Red Cross slams 'unacceptable' politicisation of Venezuela aid
A top Red Cross official decried Monday a dire lack of international funding for humanitarian aid in Venezuela, warning that assistance was being politicised and desperate civilians were paying the price.
Francesco Rocca, President of the International Federation of the Red Cross, said the organisation's emergency appeal in September for some 50 million Swiss francs ($50.1 million, 45.5 million euros) for aid to Venezuela was less than 10-percent funded.
"This is not about resources, this is about political will," he said, warning that the severe underfunding meant vital medical treatments, medicines and food could not be provided.
United Nations agencies and other humanitarian actors were facing the same lack of funds for Venezuela operations, and as a result, many people in the country were "starving and dying", Rocca said.
He warned that there were some who wanted "to use the civilian population, their desperation, as a tool to destabilise the country".
Venezuelan President Nicolas Maduro remains in power through the support of his security forces, while more than 50 countries, including the US and Brazil, have recognised opposition leader Juan Guaido as the nation's acting leader.
More than 4.5 million people have meanwhile left the country, which is in the midst of its worst economic and social crisis in recent history, suffering from severe shortages of power and resources, as well as crippling US sanctions.
Many of those remaining in the country are "in desperate need," Rocca said, denouncing international donors' unwillingness to help.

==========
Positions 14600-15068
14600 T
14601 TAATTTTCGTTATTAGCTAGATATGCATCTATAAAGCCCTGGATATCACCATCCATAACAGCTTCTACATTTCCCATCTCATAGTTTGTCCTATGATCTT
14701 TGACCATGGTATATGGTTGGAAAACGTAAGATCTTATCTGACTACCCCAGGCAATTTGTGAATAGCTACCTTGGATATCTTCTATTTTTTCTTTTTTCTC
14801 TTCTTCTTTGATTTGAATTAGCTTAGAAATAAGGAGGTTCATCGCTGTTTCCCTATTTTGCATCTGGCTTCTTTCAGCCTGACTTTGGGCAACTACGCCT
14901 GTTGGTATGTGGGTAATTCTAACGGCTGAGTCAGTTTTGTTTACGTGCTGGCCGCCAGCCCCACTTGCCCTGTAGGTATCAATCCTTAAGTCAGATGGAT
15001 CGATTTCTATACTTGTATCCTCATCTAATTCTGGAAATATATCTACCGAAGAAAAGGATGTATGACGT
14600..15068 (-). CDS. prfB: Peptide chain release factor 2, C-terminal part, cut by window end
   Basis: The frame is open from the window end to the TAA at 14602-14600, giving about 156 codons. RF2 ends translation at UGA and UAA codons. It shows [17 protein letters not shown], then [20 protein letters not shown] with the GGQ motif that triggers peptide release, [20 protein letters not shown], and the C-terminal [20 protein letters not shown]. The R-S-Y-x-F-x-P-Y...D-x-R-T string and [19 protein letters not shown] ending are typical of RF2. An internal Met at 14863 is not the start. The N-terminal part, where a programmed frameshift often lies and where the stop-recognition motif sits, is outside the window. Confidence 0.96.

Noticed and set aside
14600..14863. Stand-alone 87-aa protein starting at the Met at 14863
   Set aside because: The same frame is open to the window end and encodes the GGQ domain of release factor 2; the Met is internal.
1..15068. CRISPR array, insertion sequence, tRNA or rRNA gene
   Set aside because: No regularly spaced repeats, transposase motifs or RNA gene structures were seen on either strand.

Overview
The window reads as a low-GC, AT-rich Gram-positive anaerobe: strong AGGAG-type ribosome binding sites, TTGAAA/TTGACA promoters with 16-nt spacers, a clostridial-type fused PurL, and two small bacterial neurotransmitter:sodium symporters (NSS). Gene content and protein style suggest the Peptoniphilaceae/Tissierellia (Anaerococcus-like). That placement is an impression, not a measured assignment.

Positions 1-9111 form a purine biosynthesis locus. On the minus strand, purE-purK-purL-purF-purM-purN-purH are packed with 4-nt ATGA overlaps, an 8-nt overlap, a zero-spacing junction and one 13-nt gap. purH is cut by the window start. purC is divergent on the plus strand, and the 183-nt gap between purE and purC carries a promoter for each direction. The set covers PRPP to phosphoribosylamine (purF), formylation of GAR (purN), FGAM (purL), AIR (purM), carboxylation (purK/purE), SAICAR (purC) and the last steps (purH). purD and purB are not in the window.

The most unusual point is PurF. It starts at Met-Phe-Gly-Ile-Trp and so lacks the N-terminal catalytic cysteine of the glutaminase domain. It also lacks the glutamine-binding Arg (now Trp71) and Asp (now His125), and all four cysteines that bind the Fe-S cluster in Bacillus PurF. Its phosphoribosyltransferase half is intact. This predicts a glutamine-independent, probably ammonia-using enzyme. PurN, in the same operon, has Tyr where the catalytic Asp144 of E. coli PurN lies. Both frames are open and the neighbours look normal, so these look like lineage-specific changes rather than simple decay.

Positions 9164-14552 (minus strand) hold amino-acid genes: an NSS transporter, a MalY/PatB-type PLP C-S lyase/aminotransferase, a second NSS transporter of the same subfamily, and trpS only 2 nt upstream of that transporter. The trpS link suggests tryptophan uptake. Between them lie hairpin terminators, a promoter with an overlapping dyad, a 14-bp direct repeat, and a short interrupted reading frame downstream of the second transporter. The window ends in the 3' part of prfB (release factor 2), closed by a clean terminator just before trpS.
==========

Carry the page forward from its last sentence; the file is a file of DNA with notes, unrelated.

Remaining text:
He pointed out that funding appeals for humanitarian aid in other crisis situations were not facing the same problems.
After a hurricane hit the Bahamas in September for instance, the organisation's appeal for 12 million Swiss francs was met and surpassed by eight million francs within 10 days, he said.
Even drawn-out conflicts where humanitarians have long warned of donor fatigue are proving easier to raise funds for than Venezuela, according to the IFRC.
"The paradox is that for us it is easier to receive funds for Syria and even for Yemen," Rocca said.
"I cannot think of anything else than political will to create this kind of situation on the ground," he said.
"As a humanitarian this is unacceptable."
"Helping people in Venezuela is not... a political act. It is the only way to alleviate their suffering," Rocca said.
He dismissed the "legend" that the humanitarian crisis was still being exacerbated by the government blocking access to aid, insisting that the Red Cross was able to "deliver everything in a very free" way.
"But unfortunately now we are stuck", he said, lamenting that there was little left to deliver.
"The needs are not met at all," he warned.